Our Lady of the Rosary of Pompeii
"That picture is so ugly that it must have been painted purposely to destroy devotion to Our Lady !" So spoke the Countess Mariann de Fusco on her first glimpse of the painting of Our Lady which was to help increase devotion to the rosary in the desolate valley of Pompeii.
Blessed Bartolo Longo, while visiting the valley of Pompeii on business in l872, was shocked and filled with great pity at the ignorance, poverty, and lack of religion of the inhabitants of the area. His generous heart was moved, and he promised Our Lady to do all in his power to promote devotion to the rosary among the people of the area. To this end, he set up rosary festivals, with games, races, and even a lottery to attract the people.
In order to encourage the people, he determined to purchase a picture to be exposed for veneration by the peasants at the end of a three-day mission. By canon law, the picture had to be a painting in oils or on wood.
In vain, Blessed Bartolo and a priest friend scoured Naples for a painting of the Virgin with her rosary. At last, a Dominican sister offered them a large painting which had been bought at a junk shop for three francs. Seeing their hesitation, she told the men not to hesitate about taking the picture and predicted that it would work miracles. Rather than disappoint the people of Pompeii by returning empty handed, Bartolo accepted the picture and made arrangements for a wagoner to transport it to Pompeii.
Blessed Bartolo himself described the picture, which was dilapidated, wrinkled, soiled, and torn --" Not only was it worm eaten, but the face of the Madonna was that of a course, rough country-woman ... a piece of canvas was missing just above her head … her mantle was cracked. Nothing can be said of the hideousness of the other figures. St. Dominic looked like a street idiot. To Our Lady's left was a St. Rose. This latter I had changed later into a St. Catherine of Siena... I hesitated whether to refuse the gift or to accept. I had promised a picture unconditionally for that evening. I took it."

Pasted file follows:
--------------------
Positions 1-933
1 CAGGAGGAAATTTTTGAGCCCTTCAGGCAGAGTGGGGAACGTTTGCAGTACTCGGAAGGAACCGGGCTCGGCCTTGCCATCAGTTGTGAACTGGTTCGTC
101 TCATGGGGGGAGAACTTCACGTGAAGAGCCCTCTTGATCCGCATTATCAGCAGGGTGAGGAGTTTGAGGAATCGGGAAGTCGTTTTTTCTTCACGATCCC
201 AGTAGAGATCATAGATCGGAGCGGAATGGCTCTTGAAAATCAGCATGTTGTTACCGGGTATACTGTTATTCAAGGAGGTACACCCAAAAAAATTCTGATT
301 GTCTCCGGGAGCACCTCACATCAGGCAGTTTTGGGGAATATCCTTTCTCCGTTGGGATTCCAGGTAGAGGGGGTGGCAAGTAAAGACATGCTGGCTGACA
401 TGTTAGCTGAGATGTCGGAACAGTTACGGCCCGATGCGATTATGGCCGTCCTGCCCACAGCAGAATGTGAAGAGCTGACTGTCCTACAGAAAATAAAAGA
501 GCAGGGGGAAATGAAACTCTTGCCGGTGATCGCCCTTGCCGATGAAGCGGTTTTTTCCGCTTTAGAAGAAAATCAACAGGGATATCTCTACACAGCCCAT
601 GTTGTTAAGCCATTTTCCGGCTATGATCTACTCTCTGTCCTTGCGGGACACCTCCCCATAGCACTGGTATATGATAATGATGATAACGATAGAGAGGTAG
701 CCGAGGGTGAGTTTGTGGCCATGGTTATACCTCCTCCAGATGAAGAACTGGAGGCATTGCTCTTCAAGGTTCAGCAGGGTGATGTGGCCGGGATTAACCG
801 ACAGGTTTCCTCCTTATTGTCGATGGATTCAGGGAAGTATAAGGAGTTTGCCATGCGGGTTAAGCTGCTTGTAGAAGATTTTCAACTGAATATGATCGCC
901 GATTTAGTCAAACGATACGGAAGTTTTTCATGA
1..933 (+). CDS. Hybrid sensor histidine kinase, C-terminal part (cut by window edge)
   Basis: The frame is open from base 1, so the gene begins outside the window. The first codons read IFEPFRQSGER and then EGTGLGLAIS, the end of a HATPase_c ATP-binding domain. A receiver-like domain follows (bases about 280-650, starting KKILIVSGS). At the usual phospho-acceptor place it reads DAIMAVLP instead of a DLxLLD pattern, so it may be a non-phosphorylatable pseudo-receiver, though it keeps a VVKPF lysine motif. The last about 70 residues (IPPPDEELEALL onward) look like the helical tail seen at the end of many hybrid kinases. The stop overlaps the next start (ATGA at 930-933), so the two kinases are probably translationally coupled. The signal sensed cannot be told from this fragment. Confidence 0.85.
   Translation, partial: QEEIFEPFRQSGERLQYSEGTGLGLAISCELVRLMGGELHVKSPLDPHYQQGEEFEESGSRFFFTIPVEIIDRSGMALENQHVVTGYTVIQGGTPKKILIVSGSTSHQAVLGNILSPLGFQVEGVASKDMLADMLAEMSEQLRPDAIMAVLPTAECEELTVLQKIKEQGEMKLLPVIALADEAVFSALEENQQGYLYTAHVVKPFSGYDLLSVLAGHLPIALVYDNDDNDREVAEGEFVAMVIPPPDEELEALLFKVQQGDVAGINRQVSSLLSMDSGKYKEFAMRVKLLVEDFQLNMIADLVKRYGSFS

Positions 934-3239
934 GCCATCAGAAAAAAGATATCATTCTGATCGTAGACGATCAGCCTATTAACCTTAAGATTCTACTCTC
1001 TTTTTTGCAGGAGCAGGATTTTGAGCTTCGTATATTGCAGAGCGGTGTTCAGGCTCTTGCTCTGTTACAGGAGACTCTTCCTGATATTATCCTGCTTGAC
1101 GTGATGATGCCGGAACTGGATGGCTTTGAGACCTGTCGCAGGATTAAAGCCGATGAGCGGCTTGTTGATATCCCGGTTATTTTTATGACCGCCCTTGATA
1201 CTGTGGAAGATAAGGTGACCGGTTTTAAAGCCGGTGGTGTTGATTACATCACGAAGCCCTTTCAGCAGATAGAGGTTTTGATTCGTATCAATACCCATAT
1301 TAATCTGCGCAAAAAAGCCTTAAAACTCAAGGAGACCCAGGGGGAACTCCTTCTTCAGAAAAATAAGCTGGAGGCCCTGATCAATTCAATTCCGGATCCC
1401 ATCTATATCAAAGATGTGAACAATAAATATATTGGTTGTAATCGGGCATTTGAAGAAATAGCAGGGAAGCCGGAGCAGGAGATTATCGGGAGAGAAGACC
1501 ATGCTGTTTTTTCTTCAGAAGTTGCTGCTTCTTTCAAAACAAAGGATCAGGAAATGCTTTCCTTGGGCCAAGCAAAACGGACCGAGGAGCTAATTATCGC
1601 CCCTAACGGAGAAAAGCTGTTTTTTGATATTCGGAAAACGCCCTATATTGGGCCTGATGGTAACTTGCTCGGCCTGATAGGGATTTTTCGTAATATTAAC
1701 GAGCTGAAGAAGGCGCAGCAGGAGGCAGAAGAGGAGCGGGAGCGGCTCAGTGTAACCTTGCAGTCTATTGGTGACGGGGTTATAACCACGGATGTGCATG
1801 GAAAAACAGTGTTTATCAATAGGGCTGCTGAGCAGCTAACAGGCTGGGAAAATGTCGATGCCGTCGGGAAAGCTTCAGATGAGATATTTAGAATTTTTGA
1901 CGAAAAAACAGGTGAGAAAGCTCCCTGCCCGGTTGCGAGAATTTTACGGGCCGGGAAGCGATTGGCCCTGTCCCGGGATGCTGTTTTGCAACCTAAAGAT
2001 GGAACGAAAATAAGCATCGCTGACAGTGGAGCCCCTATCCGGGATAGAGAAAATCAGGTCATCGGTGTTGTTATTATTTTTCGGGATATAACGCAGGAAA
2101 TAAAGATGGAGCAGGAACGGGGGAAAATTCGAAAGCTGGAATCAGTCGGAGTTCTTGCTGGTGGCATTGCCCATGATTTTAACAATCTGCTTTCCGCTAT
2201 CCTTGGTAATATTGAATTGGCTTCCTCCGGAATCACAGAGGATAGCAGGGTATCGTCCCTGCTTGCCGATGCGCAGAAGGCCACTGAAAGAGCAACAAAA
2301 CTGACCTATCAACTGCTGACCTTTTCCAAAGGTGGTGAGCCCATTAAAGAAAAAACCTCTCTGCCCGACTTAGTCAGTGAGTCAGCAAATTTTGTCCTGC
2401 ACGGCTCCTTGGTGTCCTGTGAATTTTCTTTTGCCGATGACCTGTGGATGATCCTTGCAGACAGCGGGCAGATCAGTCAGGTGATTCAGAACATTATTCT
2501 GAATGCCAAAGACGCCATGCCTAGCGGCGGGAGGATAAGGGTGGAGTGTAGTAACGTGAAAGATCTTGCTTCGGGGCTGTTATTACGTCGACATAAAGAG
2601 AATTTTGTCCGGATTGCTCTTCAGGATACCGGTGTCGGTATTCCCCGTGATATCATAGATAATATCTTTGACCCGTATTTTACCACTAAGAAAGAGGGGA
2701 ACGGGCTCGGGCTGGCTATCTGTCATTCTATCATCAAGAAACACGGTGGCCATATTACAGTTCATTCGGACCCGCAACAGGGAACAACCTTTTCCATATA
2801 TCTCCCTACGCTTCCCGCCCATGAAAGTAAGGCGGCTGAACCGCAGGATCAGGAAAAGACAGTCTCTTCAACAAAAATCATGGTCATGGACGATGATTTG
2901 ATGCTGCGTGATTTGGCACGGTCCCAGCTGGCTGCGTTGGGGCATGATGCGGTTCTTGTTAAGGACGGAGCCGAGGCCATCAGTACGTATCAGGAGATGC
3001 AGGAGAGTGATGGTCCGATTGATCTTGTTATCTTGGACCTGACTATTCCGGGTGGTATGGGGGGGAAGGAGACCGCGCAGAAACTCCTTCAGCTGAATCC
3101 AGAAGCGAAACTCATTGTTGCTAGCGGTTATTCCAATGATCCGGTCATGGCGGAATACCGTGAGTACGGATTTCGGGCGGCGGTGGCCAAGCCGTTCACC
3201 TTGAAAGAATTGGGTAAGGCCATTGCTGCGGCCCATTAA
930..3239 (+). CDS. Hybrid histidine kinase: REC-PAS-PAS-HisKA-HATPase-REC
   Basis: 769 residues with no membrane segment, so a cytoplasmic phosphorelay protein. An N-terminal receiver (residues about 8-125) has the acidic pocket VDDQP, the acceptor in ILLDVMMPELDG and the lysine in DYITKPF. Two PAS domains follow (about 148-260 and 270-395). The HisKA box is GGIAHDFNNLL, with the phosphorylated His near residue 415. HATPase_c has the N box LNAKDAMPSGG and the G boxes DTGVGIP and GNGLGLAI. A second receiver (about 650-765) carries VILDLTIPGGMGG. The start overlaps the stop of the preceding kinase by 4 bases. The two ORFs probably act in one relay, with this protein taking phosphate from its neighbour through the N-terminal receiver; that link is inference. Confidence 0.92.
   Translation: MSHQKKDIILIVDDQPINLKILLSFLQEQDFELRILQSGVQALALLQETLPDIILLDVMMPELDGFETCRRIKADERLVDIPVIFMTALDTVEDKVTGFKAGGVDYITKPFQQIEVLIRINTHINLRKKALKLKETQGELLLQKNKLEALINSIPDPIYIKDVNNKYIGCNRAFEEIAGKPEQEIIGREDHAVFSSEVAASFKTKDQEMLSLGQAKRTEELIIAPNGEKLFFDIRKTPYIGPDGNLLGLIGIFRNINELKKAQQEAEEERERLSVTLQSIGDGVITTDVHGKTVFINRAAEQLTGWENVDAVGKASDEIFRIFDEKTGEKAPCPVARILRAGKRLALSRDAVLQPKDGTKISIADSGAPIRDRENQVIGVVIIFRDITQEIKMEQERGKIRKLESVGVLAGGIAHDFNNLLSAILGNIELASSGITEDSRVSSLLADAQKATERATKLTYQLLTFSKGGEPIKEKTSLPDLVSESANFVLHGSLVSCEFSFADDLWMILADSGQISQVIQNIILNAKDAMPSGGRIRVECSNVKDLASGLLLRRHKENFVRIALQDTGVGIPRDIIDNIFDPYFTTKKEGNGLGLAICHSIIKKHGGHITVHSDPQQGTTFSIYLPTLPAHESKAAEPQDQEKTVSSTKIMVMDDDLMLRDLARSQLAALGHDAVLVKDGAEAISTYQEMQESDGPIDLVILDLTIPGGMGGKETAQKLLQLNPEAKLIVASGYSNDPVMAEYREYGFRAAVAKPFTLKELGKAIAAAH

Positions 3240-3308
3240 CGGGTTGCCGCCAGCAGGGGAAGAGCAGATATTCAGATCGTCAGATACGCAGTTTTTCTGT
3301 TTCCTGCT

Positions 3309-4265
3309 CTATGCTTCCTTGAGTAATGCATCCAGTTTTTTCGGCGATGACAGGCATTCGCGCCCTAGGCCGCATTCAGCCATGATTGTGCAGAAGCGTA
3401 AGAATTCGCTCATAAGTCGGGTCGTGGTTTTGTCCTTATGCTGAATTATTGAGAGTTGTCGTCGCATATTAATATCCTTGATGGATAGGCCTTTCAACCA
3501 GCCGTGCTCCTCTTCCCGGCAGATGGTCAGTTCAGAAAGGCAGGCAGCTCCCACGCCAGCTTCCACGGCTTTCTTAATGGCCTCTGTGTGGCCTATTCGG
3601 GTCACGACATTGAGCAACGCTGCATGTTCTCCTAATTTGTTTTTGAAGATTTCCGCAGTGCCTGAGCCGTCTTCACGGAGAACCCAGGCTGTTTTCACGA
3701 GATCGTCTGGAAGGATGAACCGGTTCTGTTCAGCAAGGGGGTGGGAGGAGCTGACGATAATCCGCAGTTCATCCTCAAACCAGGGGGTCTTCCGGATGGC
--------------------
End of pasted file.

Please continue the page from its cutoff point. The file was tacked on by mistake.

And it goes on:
The waggoner arrived at the chapel door with the large painting wrapped in a sheet, and on top of a load of manure which he was delivering to a nearby field! Thus did Our Lady of Pompeii arrive in the valley which would become one of the major places of pilgrimage in honor of Our Lady.
At first, everyone who saw the picture was disappointed. An artist refurbished the unsightly canvas and ornamented it with diamonds donated by the faithful. A crown was placed on the head of the Madonna, and the painting was solemnly mounted on a throne of marble imported from Lourdes.
Bartolo later commented, "There is something about that picture which impresses the soul not by its artistic perfection but by a mysterious charm which impels one to kneel and pray with tears."
Immediately on its exposition, the picture became a veritable fountain of miracles.
First, a young epileptic girl in Naples was restored to health on the very day that the picture was re-exposed for veneration. Her aunt had heard of the plans to form a rosary confraternity in Pompeii and vowed to assist in the building of the church if the child got well. Next, a young woman dying in agony was completely recovered, immediately after her relatives had made similar promises to Our Lady of Pompeii. A Jesuit priest who had been persuaded by the Countess de Fusco to put his faith in the Virgin of Pompeii was cured immediately, and the following Feast of the Holy Rosary he sang the Mass and acknowledged his cure from the pulpit at Pompeii. In less than ten years, over 940 cures were reported at the shrine.
Today, the picture is framed in a frame of gold, and is encrusted with diamonds and prescious gems which hide all but the faces of the Saints and the Holy Child. Daily, pilgrims plead with Our Lady here for her graces and her favors. In this valley where once a pagan religion thrived, Our Lady reigns over her subjects whom she calls to adoration of her son.
Queen of Pompeii, help us to remember that true beauty lies not in external appearances, but rather in what comes from within. Let us never forget that God loves, above all things, the beauty of each individual human soul.
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Copyright © 2004 by Ann Ball
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